i want to go to there
it looks like there will be treasure
Highgate Cemetery is pretty much my favorite cemetery I’ve never actually visited.
London during the Blitz
shipofthefens:The River Great Ouse flows over 70 miles from Bedford out into the Wash, linking to the River Cam coming down from Cambridge and a series of other navigable rivers along its way. (via SharpeImages on Flickr)
Some trees just look like they’ve just casually leaned over for a moment and are waiting for you to hop into their boughs before they straighten up again.
Source: Flickr / sharpeimages
The entrance to Balliol College, one of Oxford University’s oldest self-governing colleges and halls. Balliol (pronounced Bailey’l with emphasis on the first syllable) College was founded in 1263. City of Oxford, Oxfordshire, England.
Book porn, door porn, all part of the services provided free of charge at enchantedengland, you are most welcome, happy to oblige. I must work tonight, tomorrow, and Sunday; sleep Monday and then AND THEN GET UP AND PACK AND HEAD FOR ATLANTA AND THE AEROPLANE OF ECSTASY!!!!! (Wikimedia)
Connie Willis has cemented Balliol College in my mind as a site for time travel and other such awesome disasters. These doors fit the scene pretty well.
Inside Chetham’s Library in Manchester, England. Chetham’s Hospital, which contains both the library and Chetham’s School of Music, was established in 1653 for the education of “the sons of honest, industrious, and painful parents” and as a library for scholarly usage. It is the oldest free public library in the United Kingdom.
It is understandable that those books are on chains; since a person would certainly want to steal one. I am not saying I would. But honestly, LOOK AT THOSE BOOKS! Okay I
most definitely probablyMIGHT nick that one on the upper left. But I would feel very badly about it later. (wikimedia)
The chains make them all the sexiest.
Dartmoor ponies amidst the glorious violet heathered hills of Devon, England. Dartmoor Ponies are native to Britain but found in the US, Continental Europe, New Zealand, and Australia as well. This hardy breed was utilised for centuries by local tin miners and quarry workers, but is now kept in a semi-feral state.
I think these Dartmoor ponies are gorgeous and I adore them. I also adore the concept of living in a semi-feral state, as in, for myself. It does sound rather intriguing, doesn’t it? (davidbuttle flickr)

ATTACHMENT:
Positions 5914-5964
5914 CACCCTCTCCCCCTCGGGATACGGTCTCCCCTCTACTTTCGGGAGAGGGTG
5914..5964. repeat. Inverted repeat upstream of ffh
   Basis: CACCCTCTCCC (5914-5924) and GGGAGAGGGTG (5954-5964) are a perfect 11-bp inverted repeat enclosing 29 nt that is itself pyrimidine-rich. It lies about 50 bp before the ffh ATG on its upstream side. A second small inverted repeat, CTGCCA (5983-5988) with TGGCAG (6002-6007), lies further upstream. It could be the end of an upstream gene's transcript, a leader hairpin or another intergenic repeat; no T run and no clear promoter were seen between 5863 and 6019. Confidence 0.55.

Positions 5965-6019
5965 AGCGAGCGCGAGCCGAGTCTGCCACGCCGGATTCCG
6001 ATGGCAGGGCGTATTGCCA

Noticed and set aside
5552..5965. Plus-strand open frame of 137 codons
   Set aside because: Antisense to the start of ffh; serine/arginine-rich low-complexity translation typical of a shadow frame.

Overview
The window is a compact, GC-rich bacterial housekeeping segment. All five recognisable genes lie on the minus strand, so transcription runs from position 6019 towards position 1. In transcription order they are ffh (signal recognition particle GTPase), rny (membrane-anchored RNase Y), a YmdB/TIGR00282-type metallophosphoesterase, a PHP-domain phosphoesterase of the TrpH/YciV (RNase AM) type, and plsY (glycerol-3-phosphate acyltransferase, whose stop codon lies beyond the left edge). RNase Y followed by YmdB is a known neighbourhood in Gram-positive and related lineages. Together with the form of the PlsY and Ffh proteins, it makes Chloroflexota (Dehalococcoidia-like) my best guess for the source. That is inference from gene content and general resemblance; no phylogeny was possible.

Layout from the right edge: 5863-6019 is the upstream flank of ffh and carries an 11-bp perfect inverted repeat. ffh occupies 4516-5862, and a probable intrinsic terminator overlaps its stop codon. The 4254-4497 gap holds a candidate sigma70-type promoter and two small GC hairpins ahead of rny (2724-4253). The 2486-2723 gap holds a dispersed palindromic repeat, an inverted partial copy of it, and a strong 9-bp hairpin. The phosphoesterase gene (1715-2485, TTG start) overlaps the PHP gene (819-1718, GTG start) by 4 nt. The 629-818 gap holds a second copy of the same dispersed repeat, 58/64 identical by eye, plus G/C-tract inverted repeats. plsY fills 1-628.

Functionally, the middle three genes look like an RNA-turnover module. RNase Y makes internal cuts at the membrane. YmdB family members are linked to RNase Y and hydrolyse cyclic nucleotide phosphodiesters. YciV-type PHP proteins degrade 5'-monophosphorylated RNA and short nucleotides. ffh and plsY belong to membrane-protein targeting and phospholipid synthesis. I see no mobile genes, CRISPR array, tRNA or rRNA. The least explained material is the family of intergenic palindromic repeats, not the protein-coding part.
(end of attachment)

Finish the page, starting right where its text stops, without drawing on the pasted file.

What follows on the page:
Ponies and ponies!
Apparently, “semi-feral” works this way: the British government invests in the upkeep of the breed by paying ranchers to feed the ponies and allow them to live on their land.
Canopied Regency window in Brighton, East Sussex, England (cazjane97 on flickr)
SORRY SORRY I have been terribly neglectful of this blog! I have worked myself to death for the past three nights in the ICU trying to keep an eighteen-year-old alive; and that is the actual truth. I imagine you will forgive me since the More Important Thing here is obvious. And if you do NOT value a teenager’s life over Tumblr then please do not follow me because I don’t like you.
ANYHOO, here is my guilty confession number never-mind about Brighton: I haven’t EVER wanted to go there. From what I have read it seems a) horribly crowded b) dreadfully tacky and c) replete with surly, inhospitable, and potentially violent chavs. I may have been misled, now; and am happy to be corrected (politely, or you will only reinforce my negative opinion of Brighton) It must be so popular for some reason other than this window.
Twelve-hours-and-forty-three-letters-later: Besides the notes below, I can add the following feedback about Brighton: positive- the North and South Laines; wonderful little shops; book stores and vintage clothing; Victorian architecture; the pier; friendly people; and (this was meant to be positive although it isn’t to ME) giant seagulls **shudder**. I have also been forewarned by several that I must never, nevernevernever go to Moulscombe! NOT EVER. I don’t know why, though. I’m gonna have to look this up.
bewitchingbritain: There are three places called Windsor in England: Windsor, Berkshire, home to Windsor Castle; Windsor, Cornwall; and Windsor, Lincolnshire. THREE WINDSORS there will be a quiz on this later.
The Crooked House of Windsor (built 1592) in Berkshire was originally a market house which acquired its famous tilt due to the use of unseasoned green oak. The house contained a secret passage to Windsor Castle (unsurprisingly this is now blocked) from its basement; reputedly used for illicit meetings between King Charles and his mistress Nell Gwyn.
Originally a butcher’s shop; this building has served as a jeweller’s, a brewery, an antique shop, and a gift shop; and is presently a tea room. (info crooked-houseofwindsor.com)
A bit can be said for bibliophiles because not even the damage done by the Blitz could keep them out of the London Library.
Keep calm and carry on.
This is the Friston Church in East Dean and Friston, a parish in East Sussex, England. Isn’t this the best gate ever with that cute little bell? Well it is, because it is a VERY SPECIAL GATE. It is a Tapsel gate!
Tapsel gates were invented in the early 1700’s for the dual purpose of keeping cattle out of churchyards and efficiently shuttling coffins through the gate by means of a 90° rotating pivot. They are unique to the county of Sussex, and only six examples survive.
I wonder if the cows ever tried to get IN while the coffins were being carried OUT? That would’ve been excellent!! Think of all those cows knocking over pallbearers as they shuffled happily into the Forbidden Zone! And then the pallbearers would drop the coffin, and the corpse would roll out, and everyone would begin shouting and wailing and moaning and mooing.
I don’t know why I think of these things but I do. Anyhow the image is from Wikimedia Creative Commons.
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